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Cannabis Workplace Hazards

Ensuring compliance with health and safety laws

January 15, 2020 Photo

Did you know that even though the Federal government does not yet recognize the legality of cannabis, the Occupational Safety and Health Administration (OSHA) has the jurisdiction to inspect cannabis agricultural, processing, and retail worksites and cite owners and companies for workplace violations?

It is important to note that even though you may have submitted a health and safety plan as a part of your state application for a cannabis license, and/or attended certain required training programs, these do not fulfill your obligations under federal or state OSHA laws. The type of business you operate within the cannabis industry will determine the legal obligations. Requirements for dispensaries are much different than for grow operations, and if you have an extraction operation, then there are even more laws that must be followed.

Under the OSHA law, employers have a responsibility to provide a safe workplace that is free from serious, recognized hazards, and to comply with standards, rules, and regulations issued under the OSH Act of 1970. Cannabis businesses come with both unique industry as well as typical workplace-hazards and risks that must be managed. These range from security and workplace violence, to fire and explosion hazards associated with the use of chemicals and gases, to ergonomic hazards from processing and packaging of product. Further, cannabis businesses, like all workplaces, have “common” hazards and risks that must be managed, including slips, trips, and falls, electrical, confined spaces, lock out / tag out, and emergency response.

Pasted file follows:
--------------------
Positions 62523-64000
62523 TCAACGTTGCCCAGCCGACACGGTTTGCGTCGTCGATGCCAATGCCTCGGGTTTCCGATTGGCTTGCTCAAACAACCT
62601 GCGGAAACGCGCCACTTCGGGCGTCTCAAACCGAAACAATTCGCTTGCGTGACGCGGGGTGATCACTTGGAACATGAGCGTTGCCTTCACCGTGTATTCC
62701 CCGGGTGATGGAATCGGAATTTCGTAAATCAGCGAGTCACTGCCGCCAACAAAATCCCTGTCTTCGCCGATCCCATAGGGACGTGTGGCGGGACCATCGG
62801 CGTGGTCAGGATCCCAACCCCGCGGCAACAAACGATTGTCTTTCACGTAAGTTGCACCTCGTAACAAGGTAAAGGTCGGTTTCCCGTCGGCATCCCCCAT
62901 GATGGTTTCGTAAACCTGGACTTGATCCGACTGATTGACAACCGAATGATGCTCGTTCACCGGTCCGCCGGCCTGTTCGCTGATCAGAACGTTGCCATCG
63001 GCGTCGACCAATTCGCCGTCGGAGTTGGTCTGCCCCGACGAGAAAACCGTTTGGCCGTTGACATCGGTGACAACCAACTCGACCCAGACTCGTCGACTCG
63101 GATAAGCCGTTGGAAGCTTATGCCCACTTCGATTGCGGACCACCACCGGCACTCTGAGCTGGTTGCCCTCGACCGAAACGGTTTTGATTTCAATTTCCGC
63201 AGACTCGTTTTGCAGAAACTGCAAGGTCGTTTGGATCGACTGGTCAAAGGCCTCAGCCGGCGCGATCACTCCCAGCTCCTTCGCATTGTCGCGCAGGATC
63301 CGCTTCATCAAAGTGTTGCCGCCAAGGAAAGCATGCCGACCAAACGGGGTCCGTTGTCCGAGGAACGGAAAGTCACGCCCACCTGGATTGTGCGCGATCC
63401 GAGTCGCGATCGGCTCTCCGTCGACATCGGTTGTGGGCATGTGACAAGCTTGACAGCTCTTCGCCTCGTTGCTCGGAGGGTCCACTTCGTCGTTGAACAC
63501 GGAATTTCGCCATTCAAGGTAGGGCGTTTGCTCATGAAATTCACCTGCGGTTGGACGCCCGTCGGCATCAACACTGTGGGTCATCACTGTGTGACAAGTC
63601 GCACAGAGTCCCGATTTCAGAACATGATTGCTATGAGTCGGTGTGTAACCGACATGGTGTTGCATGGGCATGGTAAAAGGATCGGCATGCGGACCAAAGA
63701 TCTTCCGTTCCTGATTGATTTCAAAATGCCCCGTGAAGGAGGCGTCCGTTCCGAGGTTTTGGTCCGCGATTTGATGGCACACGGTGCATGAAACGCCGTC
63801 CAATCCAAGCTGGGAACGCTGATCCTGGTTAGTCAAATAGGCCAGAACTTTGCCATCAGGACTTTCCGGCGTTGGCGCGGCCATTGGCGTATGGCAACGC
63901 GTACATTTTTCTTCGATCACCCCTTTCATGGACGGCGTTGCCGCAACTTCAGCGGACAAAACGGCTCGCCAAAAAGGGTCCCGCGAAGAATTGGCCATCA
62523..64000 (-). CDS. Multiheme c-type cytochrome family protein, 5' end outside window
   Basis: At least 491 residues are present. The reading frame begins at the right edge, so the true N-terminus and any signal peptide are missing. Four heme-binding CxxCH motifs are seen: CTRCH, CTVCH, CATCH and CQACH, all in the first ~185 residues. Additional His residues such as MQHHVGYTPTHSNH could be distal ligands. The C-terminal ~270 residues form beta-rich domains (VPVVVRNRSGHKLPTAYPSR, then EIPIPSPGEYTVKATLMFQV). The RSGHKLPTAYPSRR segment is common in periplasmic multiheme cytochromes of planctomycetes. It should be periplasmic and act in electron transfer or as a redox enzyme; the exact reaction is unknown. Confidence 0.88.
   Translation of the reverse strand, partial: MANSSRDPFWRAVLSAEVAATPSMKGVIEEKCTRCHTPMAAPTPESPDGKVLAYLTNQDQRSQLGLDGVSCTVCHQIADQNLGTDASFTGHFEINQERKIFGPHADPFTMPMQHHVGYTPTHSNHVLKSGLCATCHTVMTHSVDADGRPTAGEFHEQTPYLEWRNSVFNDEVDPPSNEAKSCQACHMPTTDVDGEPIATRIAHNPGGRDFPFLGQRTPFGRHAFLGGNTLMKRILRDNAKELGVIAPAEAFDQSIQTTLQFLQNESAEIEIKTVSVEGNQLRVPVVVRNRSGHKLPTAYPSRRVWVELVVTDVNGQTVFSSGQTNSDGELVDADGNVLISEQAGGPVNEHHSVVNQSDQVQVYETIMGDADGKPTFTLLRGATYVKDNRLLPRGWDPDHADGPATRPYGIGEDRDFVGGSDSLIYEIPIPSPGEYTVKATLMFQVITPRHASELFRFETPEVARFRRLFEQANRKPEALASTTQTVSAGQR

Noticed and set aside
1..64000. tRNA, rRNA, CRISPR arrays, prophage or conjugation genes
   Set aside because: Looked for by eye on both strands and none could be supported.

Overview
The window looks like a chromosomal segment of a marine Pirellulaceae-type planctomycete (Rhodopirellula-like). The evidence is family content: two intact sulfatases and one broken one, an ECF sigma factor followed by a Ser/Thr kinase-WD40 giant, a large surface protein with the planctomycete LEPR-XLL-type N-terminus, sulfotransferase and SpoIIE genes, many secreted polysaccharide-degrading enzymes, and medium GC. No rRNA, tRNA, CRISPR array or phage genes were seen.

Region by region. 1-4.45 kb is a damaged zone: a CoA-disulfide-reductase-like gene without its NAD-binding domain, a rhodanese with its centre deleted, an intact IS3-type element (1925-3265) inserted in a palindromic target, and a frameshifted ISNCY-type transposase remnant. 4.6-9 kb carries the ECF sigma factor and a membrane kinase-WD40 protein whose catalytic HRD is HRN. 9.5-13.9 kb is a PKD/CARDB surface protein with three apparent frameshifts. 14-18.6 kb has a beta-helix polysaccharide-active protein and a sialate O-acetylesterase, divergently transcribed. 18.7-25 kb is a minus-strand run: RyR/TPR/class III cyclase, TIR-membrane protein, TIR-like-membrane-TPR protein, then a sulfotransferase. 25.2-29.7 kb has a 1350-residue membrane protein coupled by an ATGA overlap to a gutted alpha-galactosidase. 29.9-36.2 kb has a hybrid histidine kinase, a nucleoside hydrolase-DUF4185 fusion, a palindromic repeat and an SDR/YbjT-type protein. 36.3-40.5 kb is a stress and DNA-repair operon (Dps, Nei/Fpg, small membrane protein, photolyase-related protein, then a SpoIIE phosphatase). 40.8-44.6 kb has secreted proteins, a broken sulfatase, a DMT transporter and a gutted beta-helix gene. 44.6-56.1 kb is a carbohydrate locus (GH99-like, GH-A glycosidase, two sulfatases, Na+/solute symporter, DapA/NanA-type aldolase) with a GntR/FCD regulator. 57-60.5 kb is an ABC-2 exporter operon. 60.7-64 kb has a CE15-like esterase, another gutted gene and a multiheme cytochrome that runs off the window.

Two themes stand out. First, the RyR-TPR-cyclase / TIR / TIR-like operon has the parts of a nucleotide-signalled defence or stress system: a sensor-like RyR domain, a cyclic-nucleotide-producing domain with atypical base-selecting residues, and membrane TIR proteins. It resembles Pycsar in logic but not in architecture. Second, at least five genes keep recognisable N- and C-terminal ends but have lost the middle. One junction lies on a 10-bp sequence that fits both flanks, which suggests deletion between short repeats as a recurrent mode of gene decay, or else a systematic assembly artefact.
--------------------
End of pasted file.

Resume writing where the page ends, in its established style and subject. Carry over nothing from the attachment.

Since California became the first state to legalize medical cannabis in 1996 with Proposition 215, cannabis industry-related businesses have lost millions of dollars due to OSHA violations. Some of the most common violations have been associated with inadequate or lack of the following:

  • Workplace hazard communication plans.
  • Employee hazardous material training.
  • Employee personal protection equipment.
  • Workplace fire prevention plans.
  • OSHA injury and illness incident reporting (forms 300 & 301).

OSHA violations can be expensive, financially and otherwise, and may include criminal charges and fines; disruption of business; hits to a company’s name or brand; revenue loss; and production time loss. A safe work environment provides the opportunity to avoid such costs, violations, and other serious liability risks that could negatively impact a business or reputation. A professional safety and health program can lower insurance premiums; add value to your business through a happier, healthier, and sustainable workforce; and can present your business as desirable to future employees and investors.

Like what you read? Watch this newsletter for monthly posts in which I will bring together the unique perspective and experience of lawyers, insurers, owners/operators, and industry leaders discussing current concerns and issues surrounding licensing, opening, operating, and sustaining a healthy and safe cannabis business.

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About The Authors
Jason Lang

Jason Lang of RHP Risk Management is a board-certified industrial hygienist (CIH) and certified safety professional (CSP) based in Chicago. He regularly works with local and national clients in the cannabis industry.  jlang@rhprisk.com

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